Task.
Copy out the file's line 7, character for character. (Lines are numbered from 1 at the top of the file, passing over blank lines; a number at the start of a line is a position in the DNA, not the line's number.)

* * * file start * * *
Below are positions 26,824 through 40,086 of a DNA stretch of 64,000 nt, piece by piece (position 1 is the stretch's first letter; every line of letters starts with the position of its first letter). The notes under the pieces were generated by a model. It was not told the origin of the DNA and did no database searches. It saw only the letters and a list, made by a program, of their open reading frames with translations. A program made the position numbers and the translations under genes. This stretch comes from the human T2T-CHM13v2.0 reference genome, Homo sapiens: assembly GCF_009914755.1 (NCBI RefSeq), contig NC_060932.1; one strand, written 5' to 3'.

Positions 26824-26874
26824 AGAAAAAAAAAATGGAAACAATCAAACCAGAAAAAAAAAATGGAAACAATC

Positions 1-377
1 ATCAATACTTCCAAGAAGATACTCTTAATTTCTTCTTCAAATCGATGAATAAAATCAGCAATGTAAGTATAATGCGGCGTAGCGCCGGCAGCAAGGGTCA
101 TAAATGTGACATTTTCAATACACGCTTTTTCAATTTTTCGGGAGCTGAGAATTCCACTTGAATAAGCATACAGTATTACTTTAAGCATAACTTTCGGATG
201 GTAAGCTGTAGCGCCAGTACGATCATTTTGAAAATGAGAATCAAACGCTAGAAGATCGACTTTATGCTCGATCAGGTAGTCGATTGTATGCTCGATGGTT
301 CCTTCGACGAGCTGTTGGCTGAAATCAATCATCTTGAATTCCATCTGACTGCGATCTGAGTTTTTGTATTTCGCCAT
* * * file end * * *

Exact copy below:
201 GTAAGCTGTAGCGCCAGTACGATCATTTTGAAAATGAGAATCAAACGCTAGAAGATCGACTTTATGCTCGATCAGGTAGTCGATTGTATGCTCGATGGTT